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Lovejoy to the World: How to See the ‘New Year’s Comet’

Image: Comet Lovejoy (C/2014 Q2)
This image of Comet Lovejoy (C/2014 Q2) was taken remotely from DMZ Observatories in southern Arizona, by Florida-based astrophotographer Thomas Pappalardo. Thomas Pappalardo

A newfound comet could put on a spectacular show in Earth's skies in early 2015.

The comet — officially cataloged as 2014 Q2, or Q2 for short — should be a fine object to view in small telescopes and binoculars during much of January. In dark skies free of significant light pollution, the comet may even be visible with the unaided eye.

Amateur astronomer Terry Lovejoy first discovered 2014 Q2 just before dawn on Aug. 17, 2014, from his roll-off roof observatory in Birkdale, Queensland, Australia. The newly discovered comet is the fifth one Lovejoy has found since 2007. He spotted it on CCD camera images he took using a Celestron C-8 telescope. [Take Space.com's Comet Quiz]

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When Lovejoy first saw the comet, it appeared as a diffuse glow about 4,000 times dimmer than the faintest star visible to the unaided eye. At that point, the comet was located in the southern constellation Puppis and moving very slowly northwestward.

The comet is now performing far better than original forecasts had suggested. As of Dec. 26, Lovejoy was shining at magnitude 5.3. Observers using binoculars and small telescopes have described it as a circular patch of white light, roughly half the apparent width of the moon.

The size of the comet's coma (the atmosphere surrounding the comet's icy nucleus) currently measures about 229,000 miles (369,000 kilometers).

Long-exposure photographs have indicated a wispy, narrow appendage extending outward from the comet, as well as a strong greenish hue within the coma due to the presence of cyanogen and diatomic carbon. Both of these substances glow green when illuminated by sunlight.

Image: Comet Lovejoy (C/2014 Q2)
Amazing Sky astrophotographer Alan Dyer captured this view of Comet Lovejoy (C/2014 Q2) on the night of Dec. 27-28 as it approached globular cluster M79 at upper right. Alan Dyer / AmazingSky.com

The comet is due to make its closest approach to Earth on Jan. 7, coming as close as 43.6 million miles (70.2 million kilometers). If you assume that the comet continues to brighten at its current rate, Lovejoy should be at its brightest at that time. It could be as bright as magnitude 4.6, which would make it one of the brightest comets located high in a dark sky since the unexpected outburst of Comet Holmes in October 2007. [101 Amazing Skywatcher Photos from 2014]

That's a bit brighter than Eta Ursae Minoris, the faintest of the four stars in the bowl of the Little Dipper. So, will you be able to glimpse the comet without any optical aid? The answer is simple: If you can see all four stars in the Little Dipper's bowl, you should be able to see the comet. But you have to know exactly where to look.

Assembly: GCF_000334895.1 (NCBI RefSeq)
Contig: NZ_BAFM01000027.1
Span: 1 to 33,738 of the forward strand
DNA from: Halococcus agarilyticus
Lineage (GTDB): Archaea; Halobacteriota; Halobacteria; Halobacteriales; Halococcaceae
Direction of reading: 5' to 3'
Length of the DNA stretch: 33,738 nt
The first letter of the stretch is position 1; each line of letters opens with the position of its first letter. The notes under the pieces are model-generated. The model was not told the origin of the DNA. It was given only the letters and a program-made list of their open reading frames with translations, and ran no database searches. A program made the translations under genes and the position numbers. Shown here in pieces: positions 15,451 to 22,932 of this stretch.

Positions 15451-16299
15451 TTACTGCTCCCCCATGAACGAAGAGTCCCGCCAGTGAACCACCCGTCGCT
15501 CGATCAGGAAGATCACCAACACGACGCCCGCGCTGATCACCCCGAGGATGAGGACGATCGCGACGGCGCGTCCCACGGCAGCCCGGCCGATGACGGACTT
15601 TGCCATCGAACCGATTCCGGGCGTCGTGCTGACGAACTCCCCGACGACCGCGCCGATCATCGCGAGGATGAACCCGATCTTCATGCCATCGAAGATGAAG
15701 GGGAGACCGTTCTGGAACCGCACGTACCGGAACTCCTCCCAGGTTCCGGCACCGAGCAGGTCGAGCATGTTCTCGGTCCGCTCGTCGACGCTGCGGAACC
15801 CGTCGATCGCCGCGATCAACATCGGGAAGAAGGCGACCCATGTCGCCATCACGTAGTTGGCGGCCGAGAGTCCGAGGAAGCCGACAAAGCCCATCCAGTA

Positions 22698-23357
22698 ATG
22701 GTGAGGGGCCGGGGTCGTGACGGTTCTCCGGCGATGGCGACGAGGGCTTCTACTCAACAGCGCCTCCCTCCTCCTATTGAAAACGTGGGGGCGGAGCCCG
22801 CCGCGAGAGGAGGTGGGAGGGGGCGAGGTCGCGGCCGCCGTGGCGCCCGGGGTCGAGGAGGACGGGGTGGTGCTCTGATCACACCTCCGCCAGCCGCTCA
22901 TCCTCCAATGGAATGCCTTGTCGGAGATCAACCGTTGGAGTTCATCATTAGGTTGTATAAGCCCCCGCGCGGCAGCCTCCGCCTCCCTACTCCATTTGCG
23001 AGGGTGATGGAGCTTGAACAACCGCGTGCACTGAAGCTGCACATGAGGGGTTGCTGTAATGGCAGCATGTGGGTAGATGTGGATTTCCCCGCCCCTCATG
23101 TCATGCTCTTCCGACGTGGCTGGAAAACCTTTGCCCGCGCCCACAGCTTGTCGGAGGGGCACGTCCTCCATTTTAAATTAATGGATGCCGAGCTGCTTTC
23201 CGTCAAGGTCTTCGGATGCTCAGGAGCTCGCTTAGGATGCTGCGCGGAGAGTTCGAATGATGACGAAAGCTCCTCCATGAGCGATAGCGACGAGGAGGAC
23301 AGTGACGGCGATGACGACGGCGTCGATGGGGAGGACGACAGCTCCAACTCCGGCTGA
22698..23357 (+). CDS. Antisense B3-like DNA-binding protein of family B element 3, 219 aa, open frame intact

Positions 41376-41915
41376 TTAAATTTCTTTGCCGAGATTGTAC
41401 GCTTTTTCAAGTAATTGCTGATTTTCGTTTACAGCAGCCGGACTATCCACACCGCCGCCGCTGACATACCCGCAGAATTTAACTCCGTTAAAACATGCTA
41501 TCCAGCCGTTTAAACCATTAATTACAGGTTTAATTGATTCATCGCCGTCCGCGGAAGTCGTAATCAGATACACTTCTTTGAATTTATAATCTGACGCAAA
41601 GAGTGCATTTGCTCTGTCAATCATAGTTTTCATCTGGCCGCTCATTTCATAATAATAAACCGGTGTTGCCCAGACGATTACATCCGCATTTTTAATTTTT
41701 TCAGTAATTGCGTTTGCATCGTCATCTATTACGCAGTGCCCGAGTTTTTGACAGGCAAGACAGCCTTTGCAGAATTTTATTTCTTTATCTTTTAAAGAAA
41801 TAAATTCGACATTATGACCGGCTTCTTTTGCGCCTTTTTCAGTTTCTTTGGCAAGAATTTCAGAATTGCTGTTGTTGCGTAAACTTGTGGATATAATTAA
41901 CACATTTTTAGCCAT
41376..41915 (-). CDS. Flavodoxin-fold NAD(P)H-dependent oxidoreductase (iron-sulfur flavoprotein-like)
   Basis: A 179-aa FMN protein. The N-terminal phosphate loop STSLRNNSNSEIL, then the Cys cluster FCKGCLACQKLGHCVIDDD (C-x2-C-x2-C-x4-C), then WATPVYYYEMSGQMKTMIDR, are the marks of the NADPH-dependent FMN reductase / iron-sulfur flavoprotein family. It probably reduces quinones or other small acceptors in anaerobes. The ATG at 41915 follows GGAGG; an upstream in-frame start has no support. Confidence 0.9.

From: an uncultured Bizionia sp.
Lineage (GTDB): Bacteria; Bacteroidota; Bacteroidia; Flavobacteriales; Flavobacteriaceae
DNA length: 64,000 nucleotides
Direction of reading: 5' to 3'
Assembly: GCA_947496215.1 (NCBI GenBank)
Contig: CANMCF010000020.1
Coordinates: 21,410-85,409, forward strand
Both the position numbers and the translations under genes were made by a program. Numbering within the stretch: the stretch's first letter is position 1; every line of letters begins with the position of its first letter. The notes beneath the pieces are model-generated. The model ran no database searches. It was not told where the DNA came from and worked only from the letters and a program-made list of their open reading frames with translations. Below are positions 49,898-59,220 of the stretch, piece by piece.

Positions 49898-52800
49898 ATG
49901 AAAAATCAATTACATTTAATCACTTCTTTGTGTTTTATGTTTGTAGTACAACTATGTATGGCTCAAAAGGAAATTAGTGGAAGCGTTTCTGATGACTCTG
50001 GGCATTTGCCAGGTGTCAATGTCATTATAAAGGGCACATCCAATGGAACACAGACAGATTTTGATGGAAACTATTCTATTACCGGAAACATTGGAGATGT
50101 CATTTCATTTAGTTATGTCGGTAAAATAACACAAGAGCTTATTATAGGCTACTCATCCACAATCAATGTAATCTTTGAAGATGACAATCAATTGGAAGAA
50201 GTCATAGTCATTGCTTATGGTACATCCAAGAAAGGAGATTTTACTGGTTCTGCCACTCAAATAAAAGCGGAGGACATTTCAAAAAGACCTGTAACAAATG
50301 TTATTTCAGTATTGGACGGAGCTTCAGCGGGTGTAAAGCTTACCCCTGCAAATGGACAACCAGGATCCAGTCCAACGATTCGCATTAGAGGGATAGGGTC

Comet Lovejoy is moving along a south-to-north path, nearly perpendicular to the celestial equator, meaning that it will become increasingly better placed for northern observers with each passing night during the coming weeks.

Currently, a bright waxing moon will interfere with the ability to see Comet Lovejoy. The moon will turn full on Jan. 4, and it will light up the sky through the entire night. But on Jan. 7, the moon will rise about an hour after the end of astronomical twilight, meaning that there will be about an hour of dark sky to view the comet.

Image: Comet Lovejoy (C/2014 Q2) finder chart
This finder chart from Sky & Telescope shows the shifting position of Comet Lovejoy (C/2014 Q2) during January. Each tick indicates position as of 00:00 GMT (7 p.m. ET on the previous date). The comet is just on the edge of naked-eye visibility under ideal conditions. It's easier to see if you use binoculars or a telescope, pointed precisely at the part of the sky indicated on the map. Check Sky & Telescope's website for a larger, printer-friendly map. Sky & Telescope

Each night thereafter, moonrise comes about an hour later than the previous night, meaning progressively longer intervals of darkness while the comet climbs higher and toward a better observing position for early-evening viewing.

Comet Lovejoy is now in the constellation Lepus, and during the first week of January, it will move rapidly to the northwest from Lepus into Eridanus, and then into the constellation Taurus by Jan. 9.

— Joe Rao, Space.com

Joe Rao serves as an instructor and guest lecturer at New York's Hayden Planetarium. He writes about astronomy for Natural History magazine, the Farmer's Almanac and other publications, and he is also an on-camera meteorologist for News 12 Westchester, New York. This is a condensed version of a report from Space.com. Read the full report. Follow Space.com on Twitter, Facebook and Google+.

Thanks to Amazing Sky's Alan Dyer and Thomas Pappalardo for sharing their comet pictures, and thanks to Sky & Telescope for sharing its finder map. Check out this viewing guide by S&T's Alan MacRobert, plus this PDF finder map for December viewing and this map for January viewing. For more of Amazing Sky, take a look at Dyer's website, blog, photo galleries, Flickr photostream, Vimeo channel and Facebook page.

Got comet pictures to share? Flag them on Twitter and Instagram with the hashtag #NBCcomet.